According to new data from the Centers for Disease Control and Prevention, nearly 1 in 10 new COVID-19 cases in the United States are being caused by the BA.2.86 variant, The news estimates, released Monday, show BA.2.86 nearly tripled what the agency had estimated/
This variant is said to be a “highly mutated” one. Monday’s figures mark the first time BA.2.86’s prevalence has surged enough to be listed as a standalone variant on the CDC’s estimates. Scientists first warned of the highly mutated strain’s
“In previous Nowcast updates, BA.2.86 was too uncommon to be shown separately and was grouped with other BA.2 strains,” the CDC said Monday. “It is important to note that early projections tend to be less reliable since they depend on examining growth trends of a smaller number of sequences, especially as laboratory-based testing volume for SARS-CoV-2 has decreased substantially over time,” the agency added.
The World Health Organization also recently stepped up its classification of BA.2.86 and its descendants to a “variant of interest” after a rise in cases from the strain. The WHO is also currently investigating mysterious pneumonia cases in Chinese children.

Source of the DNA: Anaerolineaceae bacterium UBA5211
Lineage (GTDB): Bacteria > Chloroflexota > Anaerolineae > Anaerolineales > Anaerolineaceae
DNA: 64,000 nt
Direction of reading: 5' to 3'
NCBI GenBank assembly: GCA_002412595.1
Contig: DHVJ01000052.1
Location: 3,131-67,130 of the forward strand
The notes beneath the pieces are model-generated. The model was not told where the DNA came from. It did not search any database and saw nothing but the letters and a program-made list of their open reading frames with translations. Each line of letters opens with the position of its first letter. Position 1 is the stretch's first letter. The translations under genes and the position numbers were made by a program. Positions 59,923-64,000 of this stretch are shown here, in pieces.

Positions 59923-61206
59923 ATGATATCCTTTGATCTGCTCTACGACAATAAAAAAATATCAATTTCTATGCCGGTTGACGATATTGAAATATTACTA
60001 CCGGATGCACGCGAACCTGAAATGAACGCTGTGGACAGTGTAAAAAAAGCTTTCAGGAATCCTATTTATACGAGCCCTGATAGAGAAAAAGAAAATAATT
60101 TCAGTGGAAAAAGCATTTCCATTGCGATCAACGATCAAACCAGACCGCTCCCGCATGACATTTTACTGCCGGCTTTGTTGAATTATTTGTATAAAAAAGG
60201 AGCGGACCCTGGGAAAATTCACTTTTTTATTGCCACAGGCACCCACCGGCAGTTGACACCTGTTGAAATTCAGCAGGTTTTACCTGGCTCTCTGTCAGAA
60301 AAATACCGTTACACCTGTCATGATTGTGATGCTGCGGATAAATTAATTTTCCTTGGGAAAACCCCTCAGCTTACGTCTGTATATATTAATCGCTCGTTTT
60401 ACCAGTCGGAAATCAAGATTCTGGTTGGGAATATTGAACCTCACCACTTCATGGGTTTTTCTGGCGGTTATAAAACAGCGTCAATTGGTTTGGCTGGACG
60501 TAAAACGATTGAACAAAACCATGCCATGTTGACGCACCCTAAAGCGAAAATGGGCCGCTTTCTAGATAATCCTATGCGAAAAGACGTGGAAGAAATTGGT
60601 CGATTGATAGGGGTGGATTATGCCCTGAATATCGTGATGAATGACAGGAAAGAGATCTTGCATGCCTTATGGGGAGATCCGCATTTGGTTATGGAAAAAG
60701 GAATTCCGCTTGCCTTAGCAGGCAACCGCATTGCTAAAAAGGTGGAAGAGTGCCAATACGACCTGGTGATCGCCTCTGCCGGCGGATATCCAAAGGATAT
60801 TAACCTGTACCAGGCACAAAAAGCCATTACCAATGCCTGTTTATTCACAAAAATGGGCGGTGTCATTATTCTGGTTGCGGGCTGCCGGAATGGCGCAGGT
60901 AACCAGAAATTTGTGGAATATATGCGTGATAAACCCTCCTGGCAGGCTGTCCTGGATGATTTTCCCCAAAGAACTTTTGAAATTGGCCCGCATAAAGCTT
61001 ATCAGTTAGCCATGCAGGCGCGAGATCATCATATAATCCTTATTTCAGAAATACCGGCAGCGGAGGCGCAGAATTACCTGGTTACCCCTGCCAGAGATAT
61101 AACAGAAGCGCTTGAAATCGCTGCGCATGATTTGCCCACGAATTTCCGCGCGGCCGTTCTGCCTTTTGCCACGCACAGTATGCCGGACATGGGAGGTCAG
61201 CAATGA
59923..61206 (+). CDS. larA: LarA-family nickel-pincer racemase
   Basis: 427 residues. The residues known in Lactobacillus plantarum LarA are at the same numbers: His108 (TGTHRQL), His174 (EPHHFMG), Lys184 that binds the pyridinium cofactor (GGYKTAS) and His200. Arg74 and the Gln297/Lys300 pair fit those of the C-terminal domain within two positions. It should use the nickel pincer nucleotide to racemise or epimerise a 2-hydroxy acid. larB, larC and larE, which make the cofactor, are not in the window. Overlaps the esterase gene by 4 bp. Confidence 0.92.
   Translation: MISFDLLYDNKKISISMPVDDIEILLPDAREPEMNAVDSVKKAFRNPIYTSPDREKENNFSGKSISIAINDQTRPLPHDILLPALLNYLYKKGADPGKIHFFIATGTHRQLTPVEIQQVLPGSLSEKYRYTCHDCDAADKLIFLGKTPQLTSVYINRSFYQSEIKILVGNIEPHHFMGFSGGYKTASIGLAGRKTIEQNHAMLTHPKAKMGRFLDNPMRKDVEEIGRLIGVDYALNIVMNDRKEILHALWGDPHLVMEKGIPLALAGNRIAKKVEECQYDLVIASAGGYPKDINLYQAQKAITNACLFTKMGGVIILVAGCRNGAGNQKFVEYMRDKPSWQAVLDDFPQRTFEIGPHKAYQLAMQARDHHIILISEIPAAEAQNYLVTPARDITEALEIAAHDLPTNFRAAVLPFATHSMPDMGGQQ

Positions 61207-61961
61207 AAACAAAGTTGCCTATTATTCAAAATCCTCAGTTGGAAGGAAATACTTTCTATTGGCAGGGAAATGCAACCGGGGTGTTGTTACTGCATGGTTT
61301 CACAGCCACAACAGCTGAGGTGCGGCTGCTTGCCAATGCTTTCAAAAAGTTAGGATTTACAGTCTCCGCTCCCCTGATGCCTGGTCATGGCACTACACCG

The CDC did say that it did not disagree with the WHO’s assessment that BA.2.86 likely posed a “low” public health risk, adding that for now the strain “BA.2.86 does not appear to be driving increases in infections or hospitalizations in the United States.”
Scientists in recent weeks have been studying a steep increase in a BA.2.86 descendant called JN.1, which quickly rose to become the fastest-growing subvariant worldwide.
Many cases have been reported in Europe, which has seen increasing cases from BA.2.86 and its descendants.
Authorities in France said on Nov. 13 that JN.1 was largely driving that country’s increase in BA.2.86 infections, climbing to 10% of sequences in the country. Early investigations of JN.1 had not turned up any worrying signals so far compared to other BA.2.86 infections, they said, though more in-depth analyses were underway. –
“Currently, JN.1 is the most common version of BA.2.86 in the U.S. CDC projects BA.2.86 and its offshoots like JN.1 will continue to increase as a proportion of SARS-CoV-2 genomic sequences,” CDC spokesperson Jasmine Reed told CBS News in an email.